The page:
Circuitry coupled to passive antennae, such as RF antenna, may include various filtering, impedance matching, and sensing circuitry. For example, depending upon the antenna design, the precise frequency matched to the antenna may need to be tuned, such as by the use of tuning capacitors. Signals received by the antenna, and passed through the tuning circuitry, may be further filtered, digitized, amplified, or otherwise processed to convert the signal to a useable form. Ultimately, the received or transmitted signals originating from or applied to specialized circuitry and systems, such as to monitor the presence, number, placement, and other parameters related to the particular components to which the RF tags or senders are secured must be coupled to a resonant antenna.

There is, at present, a particular need for techniques for interfacing or connecting embedded antenna, such as RF antennae with external circuitry. One such need exists in the field of laminated structures, in which embedded antennae can be formed on one of the laminated layers, and the antennae interfaced with filtering, impedance matching, amplification, or other data acquisition circuitry by means of a simple and reliable interconnection.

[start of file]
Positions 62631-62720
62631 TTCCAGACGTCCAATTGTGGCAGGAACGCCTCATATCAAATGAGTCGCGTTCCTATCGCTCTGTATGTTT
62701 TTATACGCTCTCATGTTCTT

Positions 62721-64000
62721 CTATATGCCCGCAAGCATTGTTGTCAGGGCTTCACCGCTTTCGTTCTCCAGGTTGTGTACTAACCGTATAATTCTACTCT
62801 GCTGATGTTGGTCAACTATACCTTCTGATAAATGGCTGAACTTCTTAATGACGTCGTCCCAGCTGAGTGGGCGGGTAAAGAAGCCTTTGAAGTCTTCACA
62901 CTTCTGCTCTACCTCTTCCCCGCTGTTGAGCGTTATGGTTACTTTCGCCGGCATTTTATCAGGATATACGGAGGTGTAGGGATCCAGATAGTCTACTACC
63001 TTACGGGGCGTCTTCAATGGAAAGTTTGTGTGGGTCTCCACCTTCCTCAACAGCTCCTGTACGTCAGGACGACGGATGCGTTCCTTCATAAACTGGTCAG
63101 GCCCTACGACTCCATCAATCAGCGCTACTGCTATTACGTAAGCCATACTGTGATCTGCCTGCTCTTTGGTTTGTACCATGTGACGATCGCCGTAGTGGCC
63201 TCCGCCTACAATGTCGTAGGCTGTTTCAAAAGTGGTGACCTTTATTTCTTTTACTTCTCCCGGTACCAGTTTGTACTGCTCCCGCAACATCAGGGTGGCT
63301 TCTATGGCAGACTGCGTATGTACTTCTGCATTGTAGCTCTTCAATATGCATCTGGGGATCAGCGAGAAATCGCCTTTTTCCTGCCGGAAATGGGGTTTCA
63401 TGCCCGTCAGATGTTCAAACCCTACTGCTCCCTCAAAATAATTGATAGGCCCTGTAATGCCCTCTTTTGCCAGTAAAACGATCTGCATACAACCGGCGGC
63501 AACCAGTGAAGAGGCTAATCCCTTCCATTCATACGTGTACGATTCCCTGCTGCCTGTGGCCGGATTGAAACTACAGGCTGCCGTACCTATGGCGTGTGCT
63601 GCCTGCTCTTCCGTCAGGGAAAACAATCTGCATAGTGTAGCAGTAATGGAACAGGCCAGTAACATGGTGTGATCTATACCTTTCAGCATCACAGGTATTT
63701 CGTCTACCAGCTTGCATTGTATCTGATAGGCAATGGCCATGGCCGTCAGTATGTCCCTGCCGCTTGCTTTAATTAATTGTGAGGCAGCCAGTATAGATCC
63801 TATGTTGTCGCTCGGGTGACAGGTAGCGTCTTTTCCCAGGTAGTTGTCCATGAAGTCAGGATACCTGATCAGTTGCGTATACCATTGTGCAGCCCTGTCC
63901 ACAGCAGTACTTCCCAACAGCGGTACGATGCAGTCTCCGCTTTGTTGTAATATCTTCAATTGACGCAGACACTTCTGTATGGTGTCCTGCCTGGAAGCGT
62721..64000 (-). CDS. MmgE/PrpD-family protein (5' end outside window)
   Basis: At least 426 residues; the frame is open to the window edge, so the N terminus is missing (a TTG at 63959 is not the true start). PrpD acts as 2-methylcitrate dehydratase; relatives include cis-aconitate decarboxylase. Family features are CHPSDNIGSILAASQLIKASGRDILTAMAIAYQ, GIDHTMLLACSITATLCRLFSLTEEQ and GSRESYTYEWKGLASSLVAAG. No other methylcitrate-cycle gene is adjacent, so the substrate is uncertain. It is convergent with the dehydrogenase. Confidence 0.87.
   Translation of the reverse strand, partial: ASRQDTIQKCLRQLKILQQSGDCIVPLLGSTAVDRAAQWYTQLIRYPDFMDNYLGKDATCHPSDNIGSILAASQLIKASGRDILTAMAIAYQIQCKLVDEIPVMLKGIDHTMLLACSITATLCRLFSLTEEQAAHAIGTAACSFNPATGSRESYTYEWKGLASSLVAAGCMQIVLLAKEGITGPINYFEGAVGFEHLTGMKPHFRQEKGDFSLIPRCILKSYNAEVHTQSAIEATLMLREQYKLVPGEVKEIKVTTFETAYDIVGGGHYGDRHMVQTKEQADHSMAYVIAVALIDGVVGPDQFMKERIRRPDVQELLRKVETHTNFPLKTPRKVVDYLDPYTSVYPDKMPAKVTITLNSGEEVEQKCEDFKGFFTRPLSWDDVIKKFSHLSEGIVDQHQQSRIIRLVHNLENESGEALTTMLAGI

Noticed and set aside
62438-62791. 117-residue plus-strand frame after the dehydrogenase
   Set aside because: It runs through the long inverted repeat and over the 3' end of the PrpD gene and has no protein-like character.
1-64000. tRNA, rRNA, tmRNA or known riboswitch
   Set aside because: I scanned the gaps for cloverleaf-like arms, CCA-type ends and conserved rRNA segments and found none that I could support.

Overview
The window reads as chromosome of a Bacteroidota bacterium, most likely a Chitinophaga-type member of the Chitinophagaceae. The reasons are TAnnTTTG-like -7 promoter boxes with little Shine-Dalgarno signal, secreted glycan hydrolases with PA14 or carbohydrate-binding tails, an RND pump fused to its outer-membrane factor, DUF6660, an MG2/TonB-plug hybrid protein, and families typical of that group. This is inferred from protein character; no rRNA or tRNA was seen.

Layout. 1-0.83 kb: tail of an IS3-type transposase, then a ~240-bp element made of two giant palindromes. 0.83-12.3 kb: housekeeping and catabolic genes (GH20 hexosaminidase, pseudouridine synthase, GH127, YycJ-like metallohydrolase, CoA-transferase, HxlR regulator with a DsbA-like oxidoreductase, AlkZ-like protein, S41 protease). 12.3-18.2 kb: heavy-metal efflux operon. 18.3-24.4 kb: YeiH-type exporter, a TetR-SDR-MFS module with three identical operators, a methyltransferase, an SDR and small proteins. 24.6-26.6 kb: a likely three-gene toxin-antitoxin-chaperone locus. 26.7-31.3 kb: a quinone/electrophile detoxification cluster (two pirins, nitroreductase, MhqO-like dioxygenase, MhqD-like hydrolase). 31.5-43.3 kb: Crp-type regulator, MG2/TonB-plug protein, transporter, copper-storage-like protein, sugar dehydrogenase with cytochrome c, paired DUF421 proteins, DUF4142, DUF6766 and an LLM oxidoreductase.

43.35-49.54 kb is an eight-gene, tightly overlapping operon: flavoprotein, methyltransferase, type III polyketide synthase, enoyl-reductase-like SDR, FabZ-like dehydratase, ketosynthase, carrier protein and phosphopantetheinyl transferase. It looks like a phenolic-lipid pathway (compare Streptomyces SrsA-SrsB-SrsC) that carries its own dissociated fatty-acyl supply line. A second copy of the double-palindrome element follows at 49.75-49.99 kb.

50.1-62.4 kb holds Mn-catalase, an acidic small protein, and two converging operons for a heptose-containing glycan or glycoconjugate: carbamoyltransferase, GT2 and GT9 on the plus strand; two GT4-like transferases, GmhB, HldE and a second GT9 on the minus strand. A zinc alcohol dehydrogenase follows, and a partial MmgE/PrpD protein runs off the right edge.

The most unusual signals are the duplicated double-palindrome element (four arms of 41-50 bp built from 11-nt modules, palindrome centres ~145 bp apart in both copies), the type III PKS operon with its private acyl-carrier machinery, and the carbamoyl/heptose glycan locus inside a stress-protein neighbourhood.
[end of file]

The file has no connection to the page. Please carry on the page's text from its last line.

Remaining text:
BRIEF DESCRIPTION

The present invention provides a novel approach to connecting an embedded antenna to a remote circuitry designed to respond to such needs. While the technique may find application in a wide range of settings, it is particularly well-suited to interfacing an antenna embedded in a laminated structure with external circuitry. The laminated structure may be one of a variety of types of structures, including any multi-layer material, and particularly phenolic-impregnated and/or melamine-impregnated cellulosic materials. Moreover, the present technique may used with a variety of types of antennae. For example, in a presently contemplated embodiment, an antenna is formed by printing a conductive material on a layer destined to form an embedded layer in a laminate structure. Other types of antenna may include metal structures, thin films, foils, and so forth. Similarly, the antenna and interconnect structure may be adapted for sending and receiving various frequencies of signals, such as one or more frequencies in an RF range.